The operator has no right to get back a parking charge from you without first taking you to court, so if you deem there has been a lapse and you shouldn't have been issued a ticket, you may want to dispute the charge with the parking company as soon as possible. You should ask them to make available evidence of their argument against you. If you fail to reach an agreement with them, then, as with all civil matters, it is up to the parking company to confirm their case in court, but it is advisable to seek advice from the Citizens Advice Bureau or a solicitor before things get to this phase. Bear in mind that the parking operator has to corroborate its case on the balance of probabilities.

It is also worthy to note that, as things currently exist, the driver of the vehicle is the solitary person who can enter into a contract with the proprietor. Thus if you were not the person driving you may wish to inform the parking company of this right away. Just because you are the registered keeper of the car, you are under no legal obligation to impart the parking operator with any further info, as you would be with the police. In particular you do not have to identify the driver or supply his or her name and address.

Indeed if you are confident that you have not parked in contravention of the regulations of the car park, you do not have to contact the parking company if you do not wish to do so as the obligation is on the parking company to demonstrate its case. However you should let them know that you contest the notice as if not, you can anticipate a sequence of letters from the company itself, debt collectors and solicitors, all warning of court action. However, the reality is that very few cases ever reach court because of the difficulties the private company has in proving its case. Consequently, the letters usually stop. Even if a case does reach court, the company may have trouble convincing a judge that the charge is just.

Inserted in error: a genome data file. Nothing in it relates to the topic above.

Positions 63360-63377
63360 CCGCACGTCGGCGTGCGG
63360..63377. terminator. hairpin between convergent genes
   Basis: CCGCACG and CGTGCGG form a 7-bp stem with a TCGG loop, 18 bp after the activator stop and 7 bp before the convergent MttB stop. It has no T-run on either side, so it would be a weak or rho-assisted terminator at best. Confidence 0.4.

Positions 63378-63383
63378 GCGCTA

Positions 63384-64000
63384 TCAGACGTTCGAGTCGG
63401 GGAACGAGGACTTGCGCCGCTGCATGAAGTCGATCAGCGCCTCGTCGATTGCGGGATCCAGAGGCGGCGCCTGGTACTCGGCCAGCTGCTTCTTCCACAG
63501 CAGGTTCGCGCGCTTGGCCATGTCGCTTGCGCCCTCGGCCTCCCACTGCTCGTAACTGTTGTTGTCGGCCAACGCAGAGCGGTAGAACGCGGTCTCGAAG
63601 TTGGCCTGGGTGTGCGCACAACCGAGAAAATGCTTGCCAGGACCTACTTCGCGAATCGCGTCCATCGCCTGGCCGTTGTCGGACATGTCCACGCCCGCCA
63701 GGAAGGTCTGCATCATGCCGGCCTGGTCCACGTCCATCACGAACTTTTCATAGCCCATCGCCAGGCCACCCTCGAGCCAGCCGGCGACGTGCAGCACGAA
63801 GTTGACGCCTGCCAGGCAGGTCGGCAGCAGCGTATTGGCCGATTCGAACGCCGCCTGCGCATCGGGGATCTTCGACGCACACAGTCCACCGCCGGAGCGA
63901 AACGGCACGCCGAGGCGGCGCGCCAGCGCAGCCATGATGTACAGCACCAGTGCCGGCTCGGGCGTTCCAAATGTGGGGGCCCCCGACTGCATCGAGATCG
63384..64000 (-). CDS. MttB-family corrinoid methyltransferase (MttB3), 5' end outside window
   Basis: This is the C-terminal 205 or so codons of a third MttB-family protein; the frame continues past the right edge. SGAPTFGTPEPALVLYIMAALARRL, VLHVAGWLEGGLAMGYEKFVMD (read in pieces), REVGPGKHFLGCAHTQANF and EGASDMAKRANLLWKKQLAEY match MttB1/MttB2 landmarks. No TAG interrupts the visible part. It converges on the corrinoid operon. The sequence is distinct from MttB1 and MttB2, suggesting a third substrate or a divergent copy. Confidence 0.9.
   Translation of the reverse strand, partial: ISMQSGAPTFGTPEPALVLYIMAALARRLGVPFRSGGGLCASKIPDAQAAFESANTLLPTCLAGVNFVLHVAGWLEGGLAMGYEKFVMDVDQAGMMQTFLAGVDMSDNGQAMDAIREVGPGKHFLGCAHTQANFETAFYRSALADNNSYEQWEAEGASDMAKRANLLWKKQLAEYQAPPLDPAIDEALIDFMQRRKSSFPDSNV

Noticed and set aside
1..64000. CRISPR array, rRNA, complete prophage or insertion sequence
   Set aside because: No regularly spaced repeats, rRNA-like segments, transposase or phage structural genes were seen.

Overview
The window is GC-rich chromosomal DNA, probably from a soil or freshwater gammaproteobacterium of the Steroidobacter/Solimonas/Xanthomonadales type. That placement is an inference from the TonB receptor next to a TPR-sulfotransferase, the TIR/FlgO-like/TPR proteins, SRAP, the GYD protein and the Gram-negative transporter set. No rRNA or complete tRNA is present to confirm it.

The bottom line is it's going to be very hard for these companies to confirm you are a guilty party in this. In 99.99% of cases the best thing to do is rip up the ticket and throw it away. We would advise not to contact the company (as you are handing them your details) or waste your time and money consulting a solicitor. Most of these companies do not provide proper signage - in other words they are straightforward to miss when you are busy thinking of all the stuff you want to acquire.